Changed Circumstances Under the U.N. Sales Convention - Part 6 Chapter 5 - The Practice of International Litigation - 2nd Edition
Lawrence W. Newman has been a partner in the New York office of Baker & McKenzie since 1971, when, together with the late Professor Henry deVries, he founded the litigation department in that office. He is the author/editor of 4 works on international litigation/arbitration.
Michael Burrows, Formerly, Of Counsel, Baker & McKenzie, New York.
The United Nations Convention on Contracts for the International Sale of Goods, which took effect in the United States and ten other countries on January 1, 1988, was designed to simplify international commercial transactions and develop a uniform legal framework for resolving disputes arising out of international sales agreements. It creates, by treaty, an additional body of sales law for each country that adheres to it.
In an increasingly export- and trade-driven global economy, a uniform international law of sales is a much-desired goal. Just last month, on Aug. 12, negotiations for the North American Free Trade Agreement (NAFTA) were concluded by the United States, Canada and Mexico. If ratified, NAFTA will create the largest trading bloc in the world, surpassing the European Community in market size and worldwide trading volume and, it is expected, greatly enhance trilateral trade among the three North American countries, already valued at $200 billion annually. The U.N. Convention has been in force in the United States and Mexico since January 1, 1988, and 1989 respectively. For most of Canada it took force on May 1. Thirty-four states have now acceded to the Convention.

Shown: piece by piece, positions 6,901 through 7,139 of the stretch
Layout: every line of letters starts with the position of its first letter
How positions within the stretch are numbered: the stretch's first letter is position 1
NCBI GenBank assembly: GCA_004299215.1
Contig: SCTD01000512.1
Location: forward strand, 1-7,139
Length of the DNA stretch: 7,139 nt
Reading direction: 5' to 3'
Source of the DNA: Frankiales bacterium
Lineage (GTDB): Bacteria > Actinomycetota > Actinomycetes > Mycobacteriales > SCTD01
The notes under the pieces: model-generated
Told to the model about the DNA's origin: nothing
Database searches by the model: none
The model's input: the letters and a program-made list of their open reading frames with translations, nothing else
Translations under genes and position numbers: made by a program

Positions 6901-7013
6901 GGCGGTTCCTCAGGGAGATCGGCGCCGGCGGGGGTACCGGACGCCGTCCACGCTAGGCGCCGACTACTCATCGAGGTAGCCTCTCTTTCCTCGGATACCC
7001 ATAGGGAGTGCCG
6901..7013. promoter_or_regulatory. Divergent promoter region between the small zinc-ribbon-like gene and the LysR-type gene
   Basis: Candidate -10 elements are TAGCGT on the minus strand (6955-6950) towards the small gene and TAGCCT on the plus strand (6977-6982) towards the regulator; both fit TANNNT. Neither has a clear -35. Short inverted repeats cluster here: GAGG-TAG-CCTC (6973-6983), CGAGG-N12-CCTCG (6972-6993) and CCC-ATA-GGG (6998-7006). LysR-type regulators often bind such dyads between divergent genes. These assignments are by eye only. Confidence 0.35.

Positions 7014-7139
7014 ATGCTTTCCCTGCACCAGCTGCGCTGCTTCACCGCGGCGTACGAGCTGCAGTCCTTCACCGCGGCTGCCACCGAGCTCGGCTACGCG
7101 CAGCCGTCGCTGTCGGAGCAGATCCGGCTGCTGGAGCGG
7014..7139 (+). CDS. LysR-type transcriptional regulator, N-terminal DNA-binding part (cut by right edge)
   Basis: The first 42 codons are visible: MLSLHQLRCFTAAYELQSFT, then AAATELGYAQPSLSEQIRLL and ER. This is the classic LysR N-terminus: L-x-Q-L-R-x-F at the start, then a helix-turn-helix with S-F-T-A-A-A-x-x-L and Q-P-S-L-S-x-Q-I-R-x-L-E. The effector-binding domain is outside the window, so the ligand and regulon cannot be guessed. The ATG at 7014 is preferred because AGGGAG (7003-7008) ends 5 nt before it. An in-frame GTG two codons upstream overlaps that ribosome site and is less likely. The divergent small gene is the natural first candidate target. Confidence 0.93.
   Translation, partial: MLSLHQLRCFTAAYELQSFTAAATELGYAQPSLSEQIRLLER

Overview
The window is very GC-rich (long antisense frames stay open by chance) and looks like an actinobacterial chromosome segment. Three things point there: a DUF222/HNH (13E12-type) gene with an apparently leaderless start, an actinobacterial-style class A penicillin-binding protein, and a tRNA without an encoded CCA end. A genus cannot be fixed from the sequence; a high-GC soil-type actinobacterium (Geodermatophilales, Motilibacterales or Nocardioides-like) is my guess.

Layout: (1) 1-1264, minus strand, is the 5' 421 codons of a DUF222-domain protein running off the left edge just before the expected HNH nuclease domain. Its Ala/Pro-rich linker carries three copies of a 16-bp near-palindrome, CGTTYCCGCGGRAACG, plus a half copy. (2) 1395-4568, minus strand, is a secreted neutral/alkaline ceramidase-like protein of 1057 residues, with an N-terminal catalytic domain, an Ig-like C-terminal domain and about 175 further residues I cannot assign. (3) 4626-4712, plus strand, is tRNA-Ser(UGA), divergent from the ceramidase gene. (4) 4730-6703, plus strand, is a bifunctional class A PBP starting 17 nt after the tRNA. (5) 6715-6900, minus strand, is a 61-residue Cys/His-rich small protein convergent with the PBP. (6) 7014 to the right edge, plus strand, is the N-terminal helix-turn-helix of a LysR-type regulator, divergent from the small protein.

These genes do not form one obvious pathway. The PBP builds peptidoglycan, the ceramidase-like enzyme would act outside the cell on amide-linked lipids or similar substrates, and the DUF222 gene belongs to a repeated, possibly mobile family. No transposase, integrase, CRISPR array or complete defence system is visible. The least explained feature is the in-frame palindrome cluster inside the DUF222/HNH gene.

The Convention applies to private sales agreements between parties whose places of business are in different states, when those states have acceded to the Sales Convention. Parties are, however, free to render the Convention inapplicable by express agreement in their contracts. Thus, in the absence of an express opt-out agreement by the parties, the Convention applies to all transnational sales contracts entered into by persons or entities doing business within the NAFTA area (other than in Quebec, Saskatchewan and the Yukon) since May. The same is true for transactions between such persons or entities in NAFTA countries and parties in China (currently $16 billion a year in trading volume), and a considerable number of European Community and other European countries.
It therefore becomes an important concern for parties engaged in international business to consider how their sales contracts might be interpreted or enforced under the Convention. Concerns about the effects of applicable law on contract terms assume greater importance the longer the duration of the contract. This Chapter focuses on the impact on long term sales contracts—for purposes of this analysis, those with a term of one year or more—of the provision of the Convention that deals with changed circumstances. That provision is Article 79, which deals with exemption or excuse from liability for damages in situations where a party proves that his performance was no longer possible or practicable because of an “impediment beyond his control.”